As electric-car maker Tesla beefs up its batteries and spins up a giant battery factory, a shadowy horse is moving up from behind. British vacuum magnate James Dyson tells Forbes that he will spend $1.4 billion over the next five years to build a battery factory and push battery technology forward, theoretically eclipsing Tesla’s existing tech.
The commitment is a risky bet for Dyson and his namesake company, which he owns in full. To get a sense of why, consider Dyson’s most notable major investment in batteries so far: The acquisition last year of solid-state battery startup Sakti3. That company’s batteries have still only been demonstrated in the lab, and some have even questioned whether its promises will ever be fulfilled.
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The immediate obstacle is cost. Experts speaking to Forbes estimate that even a modest vacuum cleaner battery produced using solid-state technology would currently cost $2,000. At the time of the Sakti3 acquisition, Dyson said his company would invest up to $1 billion on a factory to bring production of solid-state batteries to scale and, at least theoretically, push the cost down.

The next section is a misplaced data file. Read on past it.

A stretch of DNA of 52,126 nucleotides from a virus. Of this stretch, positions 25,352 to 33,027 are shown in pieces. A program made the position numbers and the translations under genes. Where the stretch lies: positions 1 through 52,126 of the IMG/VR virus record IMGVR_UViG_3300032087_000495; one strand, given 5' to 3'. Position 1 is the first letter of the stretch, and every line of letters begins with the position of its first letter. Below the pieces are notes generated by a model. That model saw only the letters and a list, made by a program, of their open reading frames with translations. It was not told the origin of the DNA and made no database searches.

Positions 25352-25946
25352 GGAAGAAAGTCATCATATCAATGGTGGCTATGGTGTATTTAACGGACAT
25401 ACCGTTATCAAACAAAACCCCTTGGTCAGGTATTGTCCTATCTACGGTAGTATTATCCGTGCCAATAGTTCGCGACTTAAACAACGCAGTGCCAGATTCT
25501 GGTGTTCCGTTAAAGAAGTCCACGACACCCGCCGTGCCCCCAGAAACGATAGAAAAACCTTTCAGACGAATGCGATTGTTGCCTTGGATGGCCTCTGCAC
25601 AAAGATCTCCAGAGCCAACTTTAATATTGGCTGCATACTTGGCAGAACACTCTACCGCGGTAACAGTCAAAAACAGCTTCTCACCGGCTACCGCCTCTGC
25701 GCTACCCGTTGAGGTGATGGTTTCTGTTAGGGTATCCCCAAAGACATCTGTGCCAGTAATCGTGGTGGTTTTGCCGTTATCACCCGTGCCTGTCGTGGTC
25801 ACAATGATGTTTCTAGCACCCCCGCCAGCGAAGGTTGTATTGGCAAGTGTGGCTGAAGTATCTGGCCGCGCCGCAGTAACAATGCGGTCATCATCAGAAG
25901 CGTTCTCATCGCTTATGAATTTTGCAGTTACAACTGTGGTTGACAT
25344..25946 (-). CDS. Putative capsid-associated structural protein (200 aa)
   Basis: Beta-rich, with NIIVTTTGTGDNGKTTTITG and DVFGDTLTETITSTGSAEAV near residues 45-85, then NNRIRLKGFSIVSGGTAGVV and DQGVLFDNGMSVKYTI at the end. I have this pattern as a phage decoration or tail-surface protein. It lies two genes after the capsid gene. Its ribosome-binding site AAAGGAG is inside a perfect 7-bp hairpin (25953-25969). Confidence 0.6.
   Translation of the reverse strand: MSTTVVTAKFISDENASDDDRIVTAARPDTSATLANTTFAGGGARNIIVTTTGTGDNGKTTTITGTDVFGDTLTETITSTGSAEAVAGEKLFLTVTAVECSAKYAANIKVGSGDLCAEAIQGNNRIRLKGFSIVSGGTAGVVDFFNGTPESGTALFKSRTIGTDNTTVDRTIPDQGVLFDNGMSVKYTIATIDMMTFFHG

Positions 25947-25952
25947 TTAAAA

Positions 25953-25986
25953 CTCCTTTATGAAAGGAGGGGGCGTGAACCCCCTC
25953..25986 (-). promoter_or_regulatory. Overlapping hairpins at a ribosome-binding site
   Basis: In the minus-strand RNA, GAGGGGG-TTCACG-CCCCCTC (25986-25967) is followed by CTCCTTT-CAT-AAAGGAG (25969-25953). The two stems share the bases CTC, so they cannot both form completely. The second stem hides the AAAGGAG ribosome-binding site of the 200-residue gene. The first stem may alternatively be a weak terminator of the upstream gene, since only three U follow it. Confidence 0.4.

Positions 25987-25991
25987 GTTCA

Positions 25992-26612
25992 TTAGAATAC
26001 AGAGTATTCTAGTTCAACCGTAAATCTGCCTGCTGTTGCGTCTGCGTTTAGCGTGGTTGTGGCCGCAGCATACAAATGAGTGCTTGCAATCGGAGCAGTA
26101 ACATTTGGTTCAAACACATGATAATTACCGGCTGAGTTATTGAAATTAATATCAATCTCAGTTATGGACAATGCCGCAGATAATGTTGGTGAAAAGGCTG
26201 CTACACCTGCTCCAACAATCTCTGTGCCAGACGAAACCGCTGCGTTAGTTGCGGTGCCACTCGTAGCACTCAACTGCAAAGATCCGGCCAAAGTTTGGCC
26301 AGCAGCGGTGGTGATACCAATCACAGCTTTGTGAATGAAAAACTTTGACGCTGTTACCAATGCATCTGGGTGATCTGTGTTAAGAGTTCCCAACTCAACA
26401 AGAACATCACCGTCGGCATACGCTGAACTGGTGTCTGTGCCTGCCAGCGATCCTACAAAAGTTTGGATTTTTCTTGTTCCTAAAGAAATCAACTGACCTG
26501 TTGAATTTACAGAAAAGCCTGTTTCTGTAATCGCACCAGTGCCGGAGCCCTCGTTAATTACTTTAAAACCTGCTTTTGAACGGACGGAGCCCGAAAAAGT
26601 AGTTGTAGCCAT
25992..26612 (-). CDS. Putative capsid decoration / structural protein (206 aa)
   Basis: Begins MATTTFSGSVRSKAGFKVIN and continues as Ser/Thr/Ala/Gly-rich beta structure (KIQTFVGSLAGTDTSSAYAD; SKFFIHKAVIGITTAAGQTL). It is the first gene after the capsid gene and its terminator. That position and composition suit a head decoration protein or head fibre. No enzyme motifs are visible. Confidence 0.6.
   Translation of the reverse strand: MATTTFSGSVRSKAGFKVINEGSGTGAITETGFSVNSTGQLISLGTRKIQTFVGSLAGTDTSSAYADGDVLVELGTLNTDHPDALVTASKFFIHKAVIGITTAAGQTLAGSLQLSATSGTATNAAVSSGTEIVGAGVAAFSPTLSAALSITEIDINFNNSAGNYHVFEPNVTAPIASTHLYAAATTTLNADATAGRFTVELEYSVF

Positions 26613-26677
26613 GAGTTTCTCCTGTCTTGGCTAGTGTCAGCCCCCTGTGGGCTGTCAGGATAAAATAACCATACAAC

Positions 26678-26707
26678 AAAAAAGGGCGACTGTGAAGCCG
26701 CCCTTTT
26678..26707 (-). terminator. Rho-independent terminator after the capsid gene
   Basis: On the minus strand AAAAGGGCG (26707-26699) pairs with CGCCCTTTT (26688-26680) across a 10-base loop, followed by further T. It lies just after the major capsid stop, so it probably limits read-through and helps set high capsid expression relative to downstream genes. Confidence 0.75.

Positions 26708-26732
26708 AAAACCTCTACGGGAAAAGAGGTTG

If commercialization and cost-cutting efforts are successful within Dyson’s five year window, it could present a threat to Tesla, because it would open the possibility of scaling solid-state technology up to car-battery size. Sakti3 has previously claimed its technology could store energy at nearly twice the density of the lithium-ion formulation used in Tesla’s batteries.
That formulation is the bedrock of Tesla’s massive investment in its Nevada Gigafactory, which couldn’t be easily retooled to produce a different kind of battery. Having a competing, much more effective battery technology available, while Tesla was still locked into li-on, could open the door for other automakers to offer electric vehicles with a big range advantage.
For more on battery development, watch our video.
Of course, there’s a long chain of contingency between a vacuum maker investing in experimental battery tech, and putting a better battery in a production vehicle. For one, Dyson is clearly focused on small rechargeable electronics. Then there’s the very real possibility that solid-state won’t pan out at all—which is why Tesla has stuck with the tried and true lithium-ion, for all its limitations.
And that’s probably the strongest warning sign about the Dyson investment. When Elon Musk has already decided pushing batteries further is too much of a longshot—Elon Musk, who calmly argues for the sensibility of colonizing Mars—it might be wise to tap the brakes.